Tai chi for health

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Simplified tai chi

Adapted from taijiquan, tai chi for health is a
simplified, non-martial exercise suitable for most adults.
It can be practiced by people of all ages and serves as a daily 'tonic'.

The origin of health practice

Tai chi for health was first popularised by Yang Cheng Fu in the early part of the 20th Century.
This led to the widespread fame of tai chi for health throughout China.

1950's China

Faced with a major health crisis, the People's Republic of China turned to Yang style taijiquan for a solution.
Just think about what that means...
Yang style taijiquan's reputation for health was so well founded that the government of China thought to employ the Art officially as a means of improving wellbeing.
The Art was introduced to schools nationwide.


Modern culture is rife with misleading information concerning tai chi for health.
Tai chi for health:

Is exercise   Not therapy
Is preventative   Not a cure
Requires concentration, work and effort   Not easy
Needs daily home practice   Not a drop-in spa session
Addresses the functionality and wellbeing   Doesn't fix specific medical problems
of the whole body    
Was not designed as a treatment   The teacher is not a doctor
Is about moving/using your body in a   Not dance or performance art
healthy manner    
Is about learning   Not about copying the teacher
Is about taking responsibility for your   The teacher cannot fix you up
own health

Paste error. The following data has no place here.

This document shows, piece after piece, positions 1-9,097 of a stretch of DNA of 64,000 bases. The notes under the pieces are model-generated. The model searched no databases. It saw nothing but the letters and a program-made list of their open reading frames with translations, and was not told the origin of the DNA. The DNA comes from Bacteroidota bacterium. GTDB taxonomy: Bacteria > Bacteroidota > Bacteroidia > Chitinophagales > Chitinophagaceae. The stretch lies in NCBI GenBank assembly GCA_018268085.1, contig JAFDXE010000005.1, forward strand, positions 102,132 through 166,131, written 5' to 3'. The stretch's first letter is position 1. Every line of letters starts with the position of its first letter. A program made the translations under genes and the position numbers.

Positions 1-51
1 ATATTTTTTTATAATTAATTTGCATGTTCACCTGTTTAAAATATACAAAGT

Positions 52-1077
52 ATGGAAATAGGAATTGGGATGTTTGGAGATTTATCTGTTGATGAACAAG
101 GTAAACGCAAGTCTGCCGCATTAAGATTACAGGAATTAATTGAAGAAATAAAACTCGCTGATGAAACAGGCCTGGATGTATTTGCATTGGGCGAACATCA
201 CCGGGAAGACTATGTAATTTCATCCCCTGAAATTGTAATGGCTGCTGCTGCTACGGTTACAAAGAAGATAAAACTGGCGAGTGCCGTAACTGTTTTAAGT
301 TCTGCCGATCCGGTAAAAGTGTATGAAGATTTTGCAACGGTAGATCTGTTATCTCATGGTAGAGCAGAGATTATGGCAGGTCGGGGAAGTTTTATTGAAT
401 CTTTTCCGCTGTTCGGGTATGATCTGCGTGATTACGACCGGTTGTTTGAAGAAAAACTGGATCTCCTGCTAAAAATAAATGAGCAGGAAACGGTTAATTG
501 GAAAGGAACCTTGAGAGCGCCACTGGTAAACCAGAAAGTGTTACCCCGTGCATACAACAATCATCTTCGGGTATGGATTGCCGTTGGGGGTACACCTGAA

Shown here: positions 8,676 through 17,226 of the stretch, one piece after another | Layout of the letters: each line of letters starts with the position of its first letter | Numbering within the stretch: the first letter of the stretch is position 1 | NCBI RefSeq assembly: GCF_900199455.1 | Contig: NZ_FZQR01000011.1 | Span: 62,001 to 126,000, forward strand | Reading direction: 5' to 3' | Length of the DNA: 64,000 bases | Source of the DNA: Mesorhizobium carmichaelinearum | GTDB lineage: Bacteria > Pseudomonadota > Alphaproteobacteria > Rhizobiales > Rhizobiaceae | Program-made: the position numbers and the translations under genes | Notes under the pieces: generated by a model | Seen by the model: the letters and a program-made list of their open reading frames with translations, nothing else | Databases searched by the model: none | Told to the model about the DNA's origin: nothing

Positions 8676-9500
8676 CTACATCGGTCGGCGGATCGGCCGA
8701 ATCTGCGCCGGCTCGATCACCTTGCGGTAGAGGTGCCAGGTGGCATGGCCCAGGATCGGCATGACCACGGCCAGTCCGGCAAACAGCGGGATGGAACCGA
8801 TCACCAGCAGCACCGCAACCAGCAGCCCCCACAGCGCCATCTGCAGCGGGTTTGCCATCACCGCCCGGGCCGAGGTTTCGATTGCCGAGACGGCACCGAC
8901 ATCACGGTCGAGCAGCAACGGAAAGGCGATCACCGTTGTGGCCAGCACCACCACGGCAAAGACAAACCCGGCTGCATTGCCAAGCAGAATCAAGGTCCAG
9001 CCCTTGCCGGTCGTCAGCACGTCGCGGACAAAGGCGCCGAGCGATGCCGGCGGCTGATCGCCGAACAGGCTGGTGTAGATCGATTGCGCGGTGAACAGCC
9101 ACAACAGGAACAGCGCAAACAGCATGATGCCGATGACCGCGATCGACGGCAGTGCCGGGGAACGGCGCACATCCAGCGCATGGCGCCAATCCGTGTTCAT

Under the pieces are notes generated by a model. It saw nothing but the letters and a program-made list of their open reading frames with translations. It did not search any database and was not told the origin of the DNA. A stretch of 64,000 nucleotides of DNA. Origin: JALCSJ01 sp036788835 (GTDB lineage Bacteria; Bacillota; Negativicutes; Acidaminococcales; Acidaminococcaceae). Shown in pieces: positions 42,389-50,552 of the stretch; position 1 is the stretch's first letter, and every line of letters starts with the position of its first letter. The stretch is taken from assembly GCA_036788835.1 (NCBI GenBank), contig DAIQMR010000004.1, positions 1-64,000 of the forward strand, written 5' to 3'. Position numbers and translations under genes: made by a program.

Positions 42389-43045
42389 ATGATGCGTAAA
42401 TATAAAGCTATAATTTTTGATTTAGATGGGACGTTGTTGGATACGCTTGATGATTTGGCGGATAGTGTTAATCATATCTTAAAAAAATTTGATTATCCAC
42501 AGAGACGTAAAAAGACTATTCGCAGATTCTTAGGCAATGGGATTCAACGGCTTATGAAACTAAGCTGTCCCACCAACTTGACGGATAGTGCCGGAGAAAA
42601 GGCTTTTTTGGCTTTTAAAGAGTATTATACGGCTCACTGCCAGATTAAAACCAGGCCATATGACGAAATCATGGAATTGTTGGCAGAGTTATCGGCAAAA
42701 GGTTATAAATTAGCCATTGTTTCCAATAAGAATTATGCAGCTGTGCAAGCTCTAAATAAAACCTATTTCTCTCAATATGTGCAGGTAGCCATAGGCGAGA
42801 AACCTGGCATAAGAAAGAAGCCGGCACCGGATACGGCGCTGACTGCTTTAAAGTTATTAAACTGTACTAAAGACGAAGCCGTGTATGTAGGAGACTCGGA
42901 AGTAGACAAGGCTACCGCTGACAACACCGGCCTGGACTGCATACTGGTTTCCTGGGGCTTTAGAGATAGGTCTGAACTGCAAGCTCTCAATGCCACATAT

Takes time to have an effect   Not a quick fix
Requires practice, patience and dedication   Not a quick fix

Can usually be practiced by most people

  People with notable health problems need to seek
    out classes that specialise in addressing their issues

Was never intended for the elderly

  Poor memory, balance, mobility and coordination will
    hinder learning and practice
Biomechanics, alignment and sensitivity   Not qi (breath) or magic
Increased physical awareness   Not physiotherapy
The younger you commence tai chi   The later you leave it in life, the harder it will be
 the sooner you gain the benefits   to learn, and the more limited the results


Tai chi for health involves simple movements, easy stretches and cooperative partner work.
The onus is upon relaxation, balance, good poise and coordination.
Students learn how to move their body in a healthy, comfortable way without the risk of injury.

Tai chi frees the body and helps with relaxation and overall circulation.
It activates muscles, sinews and joints in the body. It strengthens physical power without stress.
It maintains youth and aliveness, and slows down the aging process through rejuvenation.
Tai chi calms and collects. It clears and sharpens the mind to help us in focusing and centering our daily activities.
When the body and mind move harmoniously together, the human spirit soars.

The ultimate benefit of tai chi is to experience living in a healthy, wide-awake state of being.

(Chungliang Al Huang)

Prevention or cure?

Although many people seek to use tai chi as a means of curing illness, this is not where its strength lies.
Tai chi is best employed whilst healthy, not sick.